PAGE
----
This Wednesday, October 30, be prepared for the #WOTW75 invasion. From 7:00-10:00 PM EST, participants from across the world, including numerous large groups gathering together for listening parties, will be tuning in to a special 3-hour online radio broadcast commemorating the 75th anniversary of Orson Welles and the Mercury Theater’s “War of the Worlds” radio broadcast (1938). Designed as an experiment in collective radio listening, participants are encouraged to respond on Twitter, Facebook, and Instagram with the hashtag #WOTW75, creating an archive of real time responses to the event. The heart of this project is the idea of reacting to the play as it “happens,” and to “do” listening in a way that’s both old and new at the same time. (emphasis mine)
#WOTW75 will revolve around a 3-hour live broadcast streaming online from WHRW, SUNY Binghamton’s student radio station. The first hour of the broadcast (7:00-8:00 PM EST) will feature critical reflections from radio scholars and media historians discussing the legacy of the infamous “panic broadcast.” The second hour (8:00-9:00 PM EST) will consist of a rebroadcast of the original 1938 “War of the Worlds” program. And the third hour (9:00-10:00 PM EST) will include a panel discussion with additional media scholars mixed together with “War of the Worlds”-inspired experimental music and drama performances from Binghamton University’s Radio Drama Division.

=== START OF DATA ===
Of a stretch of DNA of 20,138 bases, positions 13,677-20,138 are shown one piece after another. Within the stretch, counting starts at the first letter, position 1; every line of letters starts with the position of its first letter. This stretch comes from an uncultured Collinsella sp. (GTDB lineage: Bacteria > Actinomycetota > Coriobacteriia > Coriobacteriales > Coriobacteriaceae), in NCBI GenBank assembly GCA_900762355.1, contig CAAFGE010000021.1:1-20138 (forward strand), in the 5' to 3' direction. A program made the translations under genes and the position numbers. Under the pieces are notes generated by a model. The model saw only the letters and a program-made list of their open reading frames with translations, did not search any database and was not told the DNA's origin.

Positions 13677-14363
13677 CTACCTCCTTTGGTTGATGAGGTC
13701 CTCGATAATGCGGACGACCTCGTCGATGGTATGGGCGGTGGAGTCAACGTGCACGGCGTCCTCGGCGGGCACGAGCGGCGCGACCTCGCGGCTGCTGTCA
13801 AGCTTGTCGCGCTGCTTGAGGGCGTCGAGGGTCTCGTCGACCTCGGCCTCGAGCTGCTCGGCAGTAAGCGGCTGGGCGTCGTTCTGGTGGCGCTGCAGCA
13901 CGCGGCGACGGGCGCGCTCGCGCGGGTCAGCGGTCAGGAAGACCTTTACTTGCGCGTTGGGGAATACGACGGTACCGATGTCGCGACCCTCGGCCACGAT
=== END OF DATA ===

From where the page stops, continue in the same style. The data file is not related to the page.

This #WOTW75 collective listening experiment is the centerpiece of the six-month long project From Mercury to Mars: Orson Welles on Radio After 75 Years, which is being produced by Antenna: Responses to Media & Culture and Sounding Out!: The Sound Studies Blog.
More details about how to listen and participate will be posted here on Antenna and also on Sounding Out! on the day of the event. In the meantime, please follow the #WOTW75 Twitter account and check out the Facebook group page, where blank posters and e-cards can be downloaded if you wish to host a listening party in your area.
Great googly-moogly…just the thought of what Welles could do if it had social media boggles the mind.